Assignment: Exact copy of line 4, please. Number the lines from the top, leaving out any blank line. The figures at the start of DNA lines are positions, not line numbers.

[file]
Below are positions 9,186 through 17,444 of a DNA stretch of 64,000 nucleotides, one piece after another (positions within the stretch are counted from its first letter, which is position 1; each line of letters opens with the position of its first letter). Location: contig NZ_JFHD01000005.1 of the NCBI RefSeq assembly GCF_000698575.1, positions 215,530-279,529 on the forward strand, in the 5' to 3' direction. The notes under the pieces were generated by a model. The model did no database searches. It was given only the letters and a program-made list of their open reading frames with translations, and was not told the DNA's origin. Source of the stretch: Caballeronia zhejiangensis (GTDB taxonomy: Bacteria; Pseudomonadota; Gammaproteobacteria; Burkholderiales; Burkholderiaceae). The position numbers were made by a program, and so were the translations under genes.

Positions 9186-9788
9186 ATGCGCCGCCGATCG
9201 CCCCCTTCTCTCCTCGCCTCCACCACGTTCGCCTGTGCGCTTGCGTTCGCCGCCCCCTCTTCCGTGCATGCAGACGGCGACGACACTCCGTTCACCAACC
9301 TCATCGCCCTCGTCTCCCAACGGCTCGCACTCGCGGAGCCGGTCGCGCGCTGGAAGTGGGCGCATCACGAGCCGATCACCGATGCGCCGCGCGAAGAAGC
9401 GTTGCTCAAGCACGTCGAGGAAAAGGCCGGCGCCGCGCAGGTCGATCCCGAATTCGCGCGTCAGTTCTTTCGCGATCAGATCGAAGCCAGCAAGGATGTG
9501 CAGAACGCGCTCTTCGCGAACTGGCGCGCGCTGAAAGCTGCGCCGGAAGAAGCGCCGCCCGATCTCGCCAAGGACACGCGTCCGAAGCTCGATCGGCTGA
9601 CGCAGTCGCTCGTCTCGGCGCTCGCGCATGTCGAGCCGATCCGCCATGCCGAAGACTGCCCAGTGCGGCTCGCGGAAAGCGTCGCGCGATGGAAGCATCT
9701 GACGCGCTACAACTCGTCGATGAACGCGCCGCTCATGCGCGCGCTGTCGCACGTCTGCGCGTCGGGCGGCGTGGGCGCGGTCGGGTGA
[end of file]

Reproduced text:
9201 CCCCCTTCTCTCCTCGCCTCCACCACGTTCGCCTGTGCGCTTGCGTTCGCCGCCCCCTCTTCCGTGCATGCAGACGGCGACGACACTCCGTTCACCAACC